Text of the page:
For in That Book Is Your Soul

The first post I wrote when I restarted the Ninth Wave Designs blog nine years ago included this quote from Carl Gustav Jung:

“I should advise you to put it all down as beautifully as you can — in some beautifully bound book. It will seem as if you were making the visions banal — but then you need to do that — then you are freed from the power of them. . . . Then when these things are in some precious book you can go to the book & turn over the pages & for you it will be your church — your cathedral — the silent places of your spirit where you will find renewal. If anyone tells you that it is morbid or neurotic and you listen to them — then you will lose your soul — for in that book is your soul.”

I read it again recently and it surprised me – in a splash-of-cold-water-in-the-face kind of way. I was looking back on the blog to see when it was exactly that I started working on the alchemy-themed oracle cards that I am finishing up now, and came across the quote. Sometimes it takes the perspective of time, of looking back through the filter of the collection of events that have passed over months and years, to see things more clearly – only then can you see the way forward. Through that filter it was like reading Jung’s quote fresh for the first time, and the meaning was clear and complete.

The background noise of life has reached a level of distraction that has been hard to manage lately, for all of us I’m sure, and it has been interfering with my ability to hold the focus of clarity that creative work requires. These words from Jung snapped my mind back into sharp focus, and I see now what I have been doing all along, and what I must continue to do. Reading it brought a cascade of images to mind of all the drawings and paintings that I have committed to paper between the pages of my sketchbooks and watercolor notebooks through these unsettled times, created with a sense of urgency and necessity about them – and now I see why. These creations have been the silent places of my spirit, and it has given me a sense of renewal, just as Jung promised. I feel fortunate that I have so many blank pages in these creative books that are yet to be filled, they represent an investment in the continuation of an essential creative process that involves nothing less than saving my soul.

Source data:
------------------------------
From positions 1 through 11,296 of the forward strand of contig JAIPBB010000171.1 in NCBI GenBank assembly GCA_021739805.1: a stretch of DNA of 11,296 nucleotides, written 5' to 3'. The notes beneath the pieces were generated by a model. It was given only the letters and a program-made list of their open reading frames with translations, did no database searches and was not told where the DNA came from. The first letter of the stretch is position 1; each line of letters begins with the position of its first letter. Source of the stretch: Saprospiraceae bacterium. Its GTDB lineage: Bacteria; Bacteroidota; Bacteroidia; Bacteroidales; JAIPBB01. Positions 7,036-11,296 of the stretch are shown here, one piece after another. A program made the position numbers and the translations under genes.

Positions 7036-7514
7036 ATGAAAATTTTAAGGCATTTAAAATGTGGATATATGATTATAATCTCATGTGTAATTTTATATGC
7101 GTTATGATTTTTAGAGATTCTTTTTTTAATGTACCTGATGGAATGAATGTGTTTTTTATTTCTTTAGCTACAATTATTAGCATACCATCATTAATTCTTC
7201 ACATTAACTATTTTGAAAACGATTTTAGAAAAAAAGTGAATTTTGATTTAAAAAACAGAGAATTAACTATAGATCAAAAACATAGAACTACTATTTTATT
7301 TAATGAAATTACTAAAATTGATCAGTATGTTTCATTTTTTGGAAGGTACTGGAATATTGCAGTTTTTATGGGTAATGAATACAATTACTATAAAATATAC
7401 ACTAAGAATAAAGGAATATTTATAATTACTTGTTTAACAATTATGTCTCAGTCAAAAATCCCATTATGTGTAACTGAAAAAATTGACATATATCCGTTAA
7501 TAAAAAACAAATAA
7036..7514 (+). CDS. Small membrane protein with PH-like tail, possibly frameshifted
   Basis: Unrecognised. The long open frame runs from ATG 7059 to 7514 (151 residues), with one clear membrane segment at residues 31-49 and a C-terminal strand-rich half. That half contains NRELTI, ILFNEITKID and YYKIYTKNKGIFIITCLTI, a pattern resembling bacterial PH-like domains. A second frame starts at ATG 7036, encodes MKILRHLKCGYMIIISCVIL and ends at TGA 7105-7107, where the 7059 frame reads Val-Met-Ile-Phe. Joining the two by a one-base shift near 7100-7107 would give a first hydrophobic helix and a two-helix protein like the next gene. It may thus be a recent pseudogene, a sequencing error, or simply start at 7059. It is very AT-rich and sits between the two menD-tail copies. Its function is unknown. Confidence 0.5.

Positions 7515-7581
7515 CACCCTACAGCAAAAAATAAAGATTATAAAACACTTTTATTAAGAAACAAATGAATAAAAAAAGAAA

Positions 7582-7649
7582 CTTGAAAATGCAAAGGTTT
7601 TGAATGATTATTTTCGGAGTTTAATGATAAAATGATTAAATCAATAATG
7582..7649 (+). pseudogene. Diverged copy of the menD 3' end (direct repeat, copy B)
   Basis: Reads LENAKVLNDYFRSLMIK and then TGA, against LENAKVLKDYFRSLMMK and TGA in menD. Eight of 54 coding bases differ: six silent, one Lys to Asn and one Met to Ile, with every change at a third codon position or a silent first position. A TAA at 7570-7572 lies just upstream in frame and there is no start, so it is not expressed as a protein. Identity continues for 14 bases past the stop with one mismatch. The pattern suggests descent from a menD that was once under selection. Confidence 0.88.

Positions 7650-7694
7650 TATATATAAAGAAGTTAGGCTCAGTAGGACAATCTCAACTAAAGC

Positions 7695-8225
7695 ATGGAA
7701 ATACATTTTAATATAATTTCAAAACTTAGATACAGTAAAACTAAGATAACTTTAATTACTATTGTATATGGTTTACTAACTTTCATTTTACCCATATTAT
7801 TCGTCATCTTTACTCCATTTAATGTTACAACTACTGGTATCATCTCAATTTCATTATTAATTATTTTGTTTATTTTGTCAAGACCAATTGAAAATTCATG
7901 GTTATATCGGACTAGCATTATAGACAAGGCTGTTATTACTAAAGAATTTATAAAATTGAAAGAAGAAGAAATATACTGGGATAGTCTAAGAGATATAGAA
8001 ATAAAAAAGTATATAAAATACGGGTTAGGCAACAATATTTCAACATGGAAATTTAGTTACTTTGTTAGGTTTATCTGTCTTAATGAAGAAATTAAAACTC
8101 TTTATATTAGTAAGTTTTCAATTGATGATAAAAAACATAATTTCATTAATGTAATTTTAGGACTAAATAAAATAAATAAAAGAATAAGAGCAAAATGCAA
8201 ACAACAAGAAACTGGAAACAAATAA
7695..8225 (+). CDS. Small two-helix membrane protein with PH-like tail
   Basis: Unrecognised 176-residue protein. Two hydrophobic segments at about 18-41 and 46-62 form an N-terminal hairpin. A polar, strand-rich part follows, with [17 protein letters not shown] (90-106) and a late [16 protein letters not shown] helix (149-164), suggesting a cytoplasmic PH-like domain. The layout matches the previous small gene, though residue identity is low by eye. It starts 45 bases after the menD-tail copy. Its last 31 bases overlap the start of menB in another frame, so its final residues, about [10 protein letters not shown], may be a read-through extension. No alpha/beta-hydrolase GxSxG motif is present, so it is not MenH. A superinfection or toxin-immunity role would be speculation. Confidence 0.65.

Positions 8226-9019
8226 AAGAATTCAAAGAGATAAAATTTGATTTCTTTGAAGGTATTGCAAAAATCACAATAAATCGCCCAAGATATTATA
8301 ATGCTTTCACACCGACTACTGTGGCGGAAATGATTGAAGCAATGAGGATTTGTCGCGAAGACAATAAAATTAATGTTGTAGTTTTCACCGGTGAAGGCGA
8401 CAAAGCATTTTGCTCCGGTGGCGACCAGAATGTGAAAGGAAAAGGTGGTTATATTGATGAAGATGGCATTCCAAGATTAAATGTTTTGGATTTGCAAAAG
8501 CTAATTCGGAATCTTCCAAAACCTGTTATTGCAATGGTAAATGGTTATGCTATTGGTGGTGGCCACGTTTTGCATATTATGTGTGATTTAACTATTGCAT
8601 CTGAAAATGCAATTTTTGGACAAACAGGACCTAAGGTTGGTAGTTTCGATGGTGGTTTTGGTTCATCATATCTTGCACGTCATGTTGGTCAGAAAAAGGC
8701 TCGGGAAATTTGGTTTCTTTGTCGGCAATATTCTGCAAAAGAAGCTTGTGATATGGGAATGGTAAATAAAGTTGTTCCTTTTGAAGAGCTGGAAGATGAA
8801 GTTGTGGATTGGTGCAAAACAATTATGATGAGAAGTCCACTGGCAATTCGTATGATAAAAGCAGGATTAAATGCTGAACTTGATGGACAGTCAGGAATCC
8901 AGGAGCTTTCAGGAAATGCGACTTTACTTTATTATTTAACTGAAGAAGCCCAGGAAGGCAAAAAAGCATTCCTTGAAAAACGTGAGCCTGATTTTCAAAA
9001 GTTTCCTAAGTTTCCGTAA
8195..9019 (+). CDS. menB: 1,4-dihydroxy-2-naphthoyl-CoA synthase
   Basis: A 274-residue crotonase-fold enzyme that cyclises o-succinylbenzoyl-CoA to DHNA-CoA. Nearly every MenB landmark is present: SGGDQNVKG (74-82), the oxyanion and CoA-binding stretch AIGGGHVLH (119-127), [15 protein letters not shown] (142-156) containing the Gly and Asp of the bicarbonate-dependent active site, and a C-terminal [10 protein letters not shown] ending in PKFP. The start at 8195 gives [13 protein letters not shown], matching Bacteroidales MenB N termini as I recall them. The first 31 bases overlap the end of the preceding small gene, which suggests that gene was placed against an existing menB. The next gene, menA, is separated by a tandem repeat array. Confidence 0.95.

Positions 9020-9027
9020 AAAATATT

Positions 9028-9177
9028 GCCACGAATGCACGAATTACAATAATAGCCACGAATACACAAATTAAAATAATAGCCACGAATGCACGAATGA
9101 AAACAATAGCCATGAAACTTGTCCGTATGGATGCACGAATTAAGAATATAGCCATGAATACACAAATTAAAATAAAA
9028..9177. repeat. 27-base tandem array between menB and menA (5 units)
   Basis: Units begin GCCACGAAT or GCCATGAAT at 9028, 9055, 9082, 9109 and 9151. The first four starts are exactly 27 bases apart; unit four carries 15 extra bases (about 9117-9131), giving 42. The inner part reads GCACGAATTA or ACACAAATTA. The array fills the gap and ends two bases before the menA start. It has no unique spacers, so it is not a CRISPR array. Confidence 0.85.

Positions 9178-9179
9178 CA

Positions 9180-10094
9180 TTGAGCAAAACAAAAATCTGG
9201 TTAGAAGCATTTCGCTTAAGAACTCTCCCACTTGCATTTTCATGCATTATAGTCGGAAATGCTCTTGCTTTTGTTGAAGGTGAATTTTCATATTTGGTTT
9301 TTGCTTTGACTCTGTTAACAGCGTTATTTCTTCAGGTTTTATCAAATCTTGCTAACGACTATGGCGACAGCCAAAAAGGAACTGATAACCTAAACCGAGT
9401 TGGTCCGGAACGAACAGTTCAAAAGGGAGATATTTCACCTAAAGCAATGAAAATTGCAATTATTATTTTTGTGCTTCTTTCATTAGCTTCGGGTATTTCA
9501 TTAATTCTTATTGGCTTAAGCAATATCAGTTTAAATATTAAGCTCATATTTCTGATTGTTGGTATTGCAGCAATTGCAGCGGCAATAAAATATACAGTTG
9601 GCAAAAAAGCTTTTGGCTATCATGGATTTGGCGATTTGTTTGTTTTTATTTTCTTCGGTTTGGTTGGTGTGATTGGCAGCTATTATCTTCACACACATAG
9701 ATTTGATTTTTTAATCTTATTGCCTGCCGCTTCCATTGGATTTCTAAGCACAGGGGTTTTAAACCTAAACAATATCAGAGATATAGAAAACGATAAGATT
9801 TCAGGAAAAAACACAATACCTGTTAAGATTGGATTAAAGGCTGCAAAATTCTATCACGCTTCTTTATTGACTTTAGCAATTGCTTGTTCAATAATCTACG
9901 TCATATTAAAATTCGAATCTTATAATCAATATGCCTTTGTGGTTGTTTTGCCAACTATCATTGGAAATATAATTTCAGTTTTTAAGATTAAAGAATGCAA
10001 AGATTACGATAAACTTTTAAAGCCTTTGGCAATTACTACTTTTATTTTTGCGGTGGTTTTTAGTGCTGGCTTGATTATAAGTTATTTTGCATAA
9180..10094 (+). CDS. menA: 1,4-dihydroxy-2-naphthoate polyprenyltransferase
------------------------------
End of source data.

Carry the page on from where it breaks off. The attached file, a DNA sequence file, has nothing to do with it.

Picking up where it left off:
If you keep this same kind of creative practice between the pages of your notebooks and sketchbooks, take a moment to pause and honor that process, and recognize it for what it is:

your church;

your cathedral;

your place of renewal;

because in that book is your soul.

Here is a glimpse into mine:





  1. Hi Lisa!
    I am new to your blog and want to say what a pleasure it is to have discovered it. I have been studying Jung for some time and it’s wonderful to be reacquainted with this important quote. None of my sketch books meet the requirements, I ‘m afraid–full of rough starts and stops and possibly only a few pages that I would call ‘sacred’. I have just started a new book that may be more successful. Your renderings are exquisite and I wish that all artists would follow Jung’s advice.
    Thank you,

    1. Thank you Lynne, and welcome!

      Yes, I return again and again to Jung as a guide for my creative work. As of yet, I have found nothing better to serve as a guide, unless it is Marie-Louise von Franz, who I am reading now (On Divination and Synchronicity).

      Keep up the work in your sketchbook, it is all worthy. It’s about taking the time and participating in the process more than the final results. All the best in your creative pursuits! – Lisa

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